Tracking down a missing or unknown life insurance policy isn’t an easy task. Tony Steuer, noted life insurance author, offers some tips to finding a policy.
In order to receive the death benefit of a recently deceased insured, you have to file a death claim through the life insurance company. This may be a problem if you do not know which company held the insured’s life insurance policy.
Even if you find the life insurance policy or policies, there may be a question as to whether or not you will actually receive the death benefit.
You will need to find out if the policy is still in-force, which will depend on the type of policy and sometimes the insurer.
If the insured passes away at or after the policy has passed the grace period, there is no death benefit. If the insured passes away before this point, there the death benefit will be paid.
Whole life should continue if there is an automatic premium loan provision that will borrow money from the policy’s cash value to pay premiums. Once the cash value is exhausted, the policy will lapse.
With universal life, each month the company will deduct from the cash value the cost of insurance (mortality cost), expenses charges, and other costs. Once the cash value is exhausted, the policy will lapse.
Typically, you will receive the money, if the death occurred while the policy was in-force, meaning all premiums payments were made up until the time of death. If a certain amount of time since the death occurs, the insurer will pay the benefit with interest from the date of death; the amount of time varies by insurer.
Other policies such as variable life, variable universal life, and survivorship life policies of each type will stay in-force, depending on whether they are a type of whole or universal life.
If a policy lapsed – meaning the insured stopped making premium payments before their death – there is a chance that you might get nothing. When a permanent life insurance policy lapses, most insurance companies switch its status from permanent insurance to one of the two options: extended term or reduced paid up.
Extended term is when the insurance company uses the cash value of the policy to buy a short-term life insurance policy. With reduced paid up, the insurance company will keep the policy in-force but reduces the death benefit.
If the policy lapses and the extended-term period expire before the insured’s death, the policy is worthless. If the insured dies before the extended-term is up, the beneficiary will receive the death benefit.
If the policy lapses because the insured died (thus ending premium payments), the beneficiary will still collect the full death benefit, regardless of when the extended term is up.
The following is a checklist of tips for keeping life insurance policies where the beneficiaries may find them as well as for other places where beneficiaries should look:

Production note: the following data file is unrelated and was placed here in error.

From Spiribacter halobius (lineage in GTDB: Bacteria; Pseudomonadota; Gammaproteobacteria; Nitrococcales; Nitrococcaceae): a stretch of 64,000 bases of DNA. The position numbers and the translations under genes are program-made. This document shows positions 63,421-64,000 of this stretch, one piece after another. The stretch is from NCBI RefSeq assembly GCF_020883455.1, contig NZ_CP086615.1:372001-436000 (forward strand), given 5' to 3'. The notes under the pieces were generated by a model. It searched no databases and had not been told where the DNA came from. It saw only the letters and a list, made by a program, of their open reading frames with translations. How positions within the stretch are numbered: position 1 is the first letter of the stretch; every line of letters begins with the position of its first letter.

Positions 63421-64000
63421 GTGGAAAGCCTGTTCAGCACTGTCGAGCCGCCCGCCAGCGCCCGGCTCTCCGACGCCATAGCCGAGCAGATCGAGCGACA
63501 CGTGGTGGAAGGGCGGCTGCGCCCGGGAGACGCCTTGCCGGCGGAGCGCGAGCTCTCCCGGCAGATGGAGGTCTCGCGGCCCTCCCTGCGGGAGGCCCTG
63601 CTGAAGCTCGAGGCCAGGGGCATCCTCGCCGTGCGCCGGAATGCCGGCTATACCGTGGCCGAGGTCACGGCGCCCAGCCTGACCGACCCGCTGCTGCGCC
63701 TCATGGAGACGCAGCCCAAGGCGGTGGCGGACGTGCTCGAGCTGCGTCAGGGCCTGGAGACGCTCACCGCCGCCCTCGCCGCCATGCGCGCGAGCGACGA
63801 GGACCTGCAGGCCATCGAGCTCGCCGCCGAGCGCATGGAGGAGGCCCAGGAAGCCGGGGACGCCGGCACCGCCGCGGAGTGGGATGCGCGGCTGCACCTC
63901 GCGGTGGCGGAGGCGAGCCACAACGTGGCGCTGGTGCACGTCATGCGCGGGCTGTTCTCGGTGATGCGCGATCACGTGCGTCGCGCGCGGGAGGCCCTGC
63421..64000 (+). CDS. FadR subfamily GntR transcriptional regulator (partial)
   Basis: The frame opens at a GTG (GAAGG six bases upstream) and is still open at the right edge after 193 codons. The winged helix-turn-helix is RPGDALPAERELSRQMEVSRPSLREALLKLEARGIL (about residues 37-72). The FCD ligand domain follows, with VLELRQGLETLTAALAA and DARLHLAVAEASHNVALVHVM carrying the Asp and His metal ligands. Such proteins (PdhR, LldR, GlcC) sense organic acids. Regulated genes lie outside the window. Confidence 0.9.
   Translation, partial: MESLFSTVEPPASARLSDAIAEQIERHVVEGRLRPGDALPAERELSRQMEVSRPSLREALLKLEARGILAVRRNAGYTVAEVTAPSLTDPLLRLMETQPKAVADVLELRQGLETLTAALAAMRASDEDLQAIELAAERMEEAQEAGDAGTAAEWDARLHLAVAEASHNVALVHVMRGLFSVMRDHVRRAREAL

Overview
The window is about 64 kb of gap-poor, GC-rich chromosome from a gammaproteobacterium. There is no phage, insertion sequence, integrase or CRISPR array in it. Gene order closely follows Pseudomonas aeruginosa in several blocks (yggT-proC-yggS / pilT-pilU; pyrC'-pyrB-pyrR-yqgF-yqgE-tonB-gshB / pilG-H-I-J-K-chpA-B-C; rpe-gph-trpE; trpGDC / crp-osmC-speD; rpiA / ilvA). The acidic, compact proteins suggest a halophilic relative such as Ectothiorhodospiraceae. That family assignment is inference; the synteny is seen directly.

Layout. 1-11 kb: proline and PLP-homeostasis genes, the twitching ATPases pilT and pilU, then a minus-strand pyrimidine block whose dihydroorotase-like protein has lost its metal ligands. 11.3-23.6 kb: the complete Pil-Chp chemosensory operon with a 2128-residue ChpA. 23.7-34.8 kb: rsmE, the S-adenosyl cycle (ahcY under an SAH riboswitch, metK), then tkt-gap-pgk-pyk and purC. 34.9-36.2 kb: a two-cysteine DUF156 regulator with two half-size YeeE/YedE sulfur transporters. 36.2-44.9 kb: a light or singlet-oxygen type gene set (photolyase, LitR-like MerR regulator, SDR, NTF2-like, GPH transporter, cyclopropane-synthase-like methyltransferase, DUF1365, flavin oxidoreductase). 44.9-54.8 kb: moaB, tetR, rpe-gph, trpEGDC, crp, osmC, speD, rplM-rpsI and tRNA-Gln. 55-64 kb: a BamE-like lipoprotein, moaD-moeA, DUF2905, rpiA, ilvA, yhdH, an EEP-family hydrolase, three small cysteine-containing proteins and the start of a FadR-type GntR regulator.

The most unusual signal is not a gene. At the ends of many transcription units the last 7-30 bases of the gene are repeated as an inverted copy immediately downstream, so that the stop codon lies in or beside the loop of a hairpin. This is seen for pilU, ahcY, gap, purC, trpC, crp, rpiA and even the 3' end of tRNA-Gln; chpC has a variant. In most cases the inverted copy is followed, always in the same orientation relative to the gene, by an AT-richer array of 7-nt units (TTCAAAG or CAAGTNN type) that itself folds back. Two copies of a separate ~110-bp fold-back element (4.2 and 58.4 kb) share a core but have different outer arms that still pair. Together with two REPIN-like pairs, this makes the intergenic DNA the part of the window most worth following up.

· Keep all your financial records – especially your life insurance policy – in one place. Your beneficiaries should not have to search your house from top-to-bottom.
· Safety deposit box – if the beneficiary has access to it.
· Filling cabinet, address books, etc.
· Personal computer
· Canceled checks or copies from their bank – Look for checks made out to insurance companies
· Check credit card statements – Credit card companies also issue life insurance.
· If you are a beneficiary, ask those who may have known about the insured’s finances. For example, family members, friends and advisors.
· Check probate court records for details of the insured’s estate – for details of your relative’s estate.
· Current or prior employers – The Human Resource Department will have knowledge of any group policies.
· The Medical Information Bureau (MIB) – They offer a “policy locator service”, which can help find lost life insurance policies by submitting a decedent’s name – $75 for mail-in orders and $34 for online orders.
· Contact every insurance company with which you had a policy – even if you’re not sure it is still in-force.
· Check the mail for a year after death for premium payment notices – If a policy is fully paid up, there will be no more premiums due. However, they may still send notices about the status of the policy.
· Review the insured’s income tax returns for the past two years – Look for interest income and interest expenses paid to life insurance companies.
· Check to see if the insurance company has changed names – This can be done through your state’s insurance department or A.M. Best’s website.
· Check with the state’s unclaimed property office – After a number of years (typically three years), if an insurance company holding the unclaimed money cannot find the rightful owner, it must turn over either the full death benefit or the cash value to the state.
By Tony Steuer, CLU, LA, CPFFE
Tony Steuer is an author and advocate for financial preparedness. Tony Steuer, CLU, LA, CPFFE, helps people make sense of the financial world in a way that’s easy for them to understand. His books including, “GET READY!,” “Insurance Made Easy,” and “Questions and Answers on Life Insurance,” have won numerous awards. Tony is the founder of the GET READY! Initiative which includes the GET READY! financial organization system, the GET READY! Financial Preparedness Club, GET READY! Podcast, and the GET READY! Financial Principles, a best practices playbook for the financial services industry. Tony served as long-term member of the California Department of Insurance Curriculum Board. Tony is regularly featured in the media including the New York Times, the Washington Post, Fast Company, and other media. He has also appeared as a guest on television shows, such as ABC’s “Seven on Your Side.” Visit https://tonysteuer.com/ to join the GET READY! Financial Preparedness Club and access free resources.